(9 pm. – promoted by ek hornbeck)
Those of you that read this regular series know that I am from Hackett, Arkansas, just a mile or so from the Oklahoma border, and just about 10 miles south of the Arkansas River. It was a redneck sort of place, and just zoom onto my previous posts to understand a bit about it.
In summer in that part of Arkansas it got extremely hot from the early part of June through late September. In the early 1960s air conditioning was quite rare, at least in my part of the of the state. Thus, we slept with the windows open. We lived in an old two story house and slept upstairs.
With no air conditioning, fans were the only alternative. We had an attic fan in the house, which because they are large and slow moving, make little noise. Because of this, it was easy to hear the nighttime sounds.
Now, the attic fan was not a perfect solution because the humidity in that part of Arkansas is usually over 80% during the day and near 100% at night, and often the night air temperature would be over 80 degrees, but the airflow did help make us feel cooler. But the open windows did allow me to hear the night sounds clearly.
Although we lived in town, behind the house were open fields and one of my windows pointed in that direction, and even the one that pointed towards town picked up lots of sounds since our front yard had lots of large trees. Here are the kinds of things that I could hear at night.
The katydids came out pretty much first, at dusk, just and the cicadas were starting to become quiet. Here are what the cicadas sounded like, along with a video. Note that the sound that is making in the first video is the sound that they make during the heat of the day:
Here is their later in the day and early evening. Scroll down to Tibicen pruinosus and hit the “SONG” link. My cousin called them “zeezers” because of their sound.
After the cicadas played out just after dark, the katydids would start. The species in my area is Pterophylla camellifolia, the common true katydid. Here is a link to a picture and the song. Mine were the southeastern race, so that is the second recording.
The tree frogs also would sing up a storm. The predominant one in my area was Cope’s gray treefrog, Hyla chrysoscelis. Here is a link to pictures and its song. Just hit the loudspeaker button under “Description at the top of the page.
A little later the whippoorwills would start calling. They are largish birds that live on the ground, and if you are walking in the woods at night and step near one, you will certainly get a good adrenaline rush! They can sign for hours. Here is a link to a particularly good recording. Note that before the actual “whistle” there is a very faint “cluck”. Find the red label “B” on the map of Arkansas and click, then hit the loudspeaker button. Since they are nocturnal and highly camoflauged, they are rarely seen. Here is a picture:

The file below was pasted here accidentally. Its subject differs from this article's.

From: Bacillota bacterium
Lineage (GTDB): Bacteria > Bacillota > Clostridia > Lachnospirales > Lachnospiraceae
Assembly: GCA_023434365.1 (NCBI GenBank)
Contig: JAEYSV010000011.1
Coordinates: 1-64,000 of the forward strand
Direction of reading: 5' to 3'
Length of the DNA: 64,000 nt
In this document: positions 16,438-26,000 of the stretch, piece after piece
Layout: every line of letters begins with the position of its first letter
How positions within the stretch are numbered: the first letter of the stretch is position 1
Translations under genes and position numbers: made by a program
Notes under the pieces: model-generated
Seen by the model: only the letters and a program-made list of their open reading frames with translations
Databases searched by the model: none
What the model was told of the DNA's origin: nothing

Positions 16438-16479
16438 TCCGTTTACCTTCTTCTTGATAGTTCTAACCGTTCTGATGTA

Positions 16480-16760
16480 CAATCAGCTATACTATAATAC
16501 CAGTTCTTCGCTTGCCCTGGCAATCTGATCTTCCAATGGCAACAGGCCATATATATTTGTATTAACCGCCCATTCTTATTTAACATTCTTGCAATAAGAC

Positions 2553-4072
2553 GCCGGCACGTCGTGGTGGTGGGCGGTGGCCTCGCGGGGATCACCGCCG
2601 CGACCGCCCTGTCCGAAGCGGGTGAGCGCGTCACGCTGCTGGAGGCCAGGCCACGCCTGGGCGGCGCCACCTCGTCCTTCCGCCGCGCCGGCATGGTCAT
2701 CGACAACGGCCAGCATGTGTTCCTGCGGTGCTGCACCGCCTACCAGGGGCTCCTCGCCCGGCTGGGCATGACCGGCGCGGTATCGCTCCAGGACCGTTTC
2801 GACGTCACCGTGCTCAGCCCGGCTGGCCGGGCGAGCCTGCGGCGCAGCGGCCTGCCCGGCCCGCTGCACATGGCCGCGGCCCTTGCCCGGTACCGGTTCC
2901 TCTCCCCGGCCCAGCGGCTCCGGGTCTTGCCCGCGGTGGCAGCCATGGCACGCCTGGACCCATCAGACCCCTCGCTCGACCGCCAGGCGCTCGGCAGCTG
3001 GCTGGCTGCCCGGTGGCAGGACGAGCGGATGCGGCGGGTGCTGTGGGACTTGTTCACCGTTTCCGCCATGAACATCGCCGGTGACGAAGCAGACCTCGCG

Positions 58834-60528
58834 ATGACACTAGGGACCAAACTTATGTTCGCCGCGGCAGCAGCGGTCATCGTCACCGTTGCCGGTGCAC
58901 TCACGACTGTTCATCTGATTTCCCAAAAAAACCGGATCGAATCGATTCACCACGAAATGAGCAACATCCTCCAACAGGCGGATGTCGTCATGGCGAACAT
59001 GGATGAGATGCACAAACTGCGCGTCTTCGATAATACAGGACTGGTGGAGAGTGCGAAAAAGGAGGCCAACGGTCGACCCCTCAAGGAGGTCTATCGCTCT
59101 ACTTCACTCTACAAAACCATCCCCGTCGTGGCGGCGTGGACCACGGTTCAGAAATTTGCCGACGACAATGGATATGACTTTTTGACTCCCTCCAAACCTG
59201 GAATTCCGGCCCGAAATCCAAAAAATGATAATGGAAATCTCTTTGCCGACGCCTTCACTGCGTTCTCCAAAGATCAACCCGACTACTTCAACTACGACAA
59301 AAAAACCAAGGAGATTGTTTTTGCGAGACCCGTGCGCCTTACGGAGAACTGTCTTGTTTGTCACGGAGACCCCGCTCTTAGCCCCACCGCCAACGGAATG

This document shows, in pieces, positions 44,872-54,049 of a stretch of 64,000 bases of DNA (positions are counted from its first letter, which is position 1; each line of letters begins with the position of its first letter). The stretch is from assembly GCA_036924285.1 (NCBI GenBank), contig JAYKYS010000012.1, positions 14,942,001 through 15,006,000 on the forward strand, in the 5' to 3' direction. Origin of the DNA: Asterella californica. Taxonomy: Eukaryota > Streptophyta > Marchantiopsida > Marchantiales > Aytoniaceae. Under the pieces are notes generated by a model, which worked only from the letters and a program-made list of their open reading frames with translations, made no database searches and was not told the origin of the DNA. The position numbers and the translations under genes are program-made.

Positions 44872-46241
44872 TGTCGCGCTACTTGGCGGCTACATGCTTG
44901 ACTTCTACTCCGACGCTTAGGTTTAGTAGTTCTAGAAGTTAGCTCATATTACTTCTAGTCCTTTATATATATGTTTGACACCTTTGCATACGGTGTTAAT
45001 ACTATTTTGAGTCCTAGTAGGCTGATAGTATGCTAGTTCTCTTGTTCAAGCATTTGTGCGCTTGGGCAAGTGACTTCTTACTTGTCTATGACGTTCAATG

Another sound often heard was that of the barred owl, Strix varia. These are impressive animals with a real voice, nothing like the “hoot hoot hoot” of many other owls. They also do not have “horns” like many other owls have. Here is a picture:
I have two good sites for their calls. The first site, here, has what I refer to as their “attraction” call for the first three audio cuts. Be sure to play all four, but I have never heard the forth one.
The second site, here, contains what I term the “alarm” call, and here is why I say this.
My father taught me how “call up” these owls, and I got quite good at it. The trick is to be very accurate at it to attract them in the first place, and not to call too often. At least a couple of minutes need to elapse betwixt calls. The reason for that is that as they get closer, they can detect minor imperfections in a human imitation to their call and will either never call back or realize that the call is incorrect. It is mistake to keep calling once they get nearby, as they call enough to attract others. Of course, as a kid I would get impatient and keep calling and mess it up, and then they all would give the alarm call and that was it for the night. I NEVER have been able to get them to come back after they have alarmed the same night.
My cousin has a funny story about barred owl calling. He was sitting out one evening and thought that he heard one far away, and called back. In a little while the owl returned the call and Mike returned the return. The next thing that he heard was a kid saying, not very quietly, “Dad! I did it! I called one up!”
Well, that is enough for now. With air conditioning and closed windows we miss these sounds of nature these days, and I believe that we are poorer for it. Of course, there were more sounds than those, but everyone has heard barking dogs, caterwauling cats, and such. One sound of the night that I always have found extremely unpleasant is the sound of that one mosquito that somehow got through the window screens!
Just one more observation: the German word for caterwauling is Katzenjammer (used in the very popular comic strip The Katzenjammer Kids from years long gone). In German, this word also translates to the English “hangover” because of the heightened sensitivity to sound that many sufferers have during a hangover, making almost everything sound like caterwauling.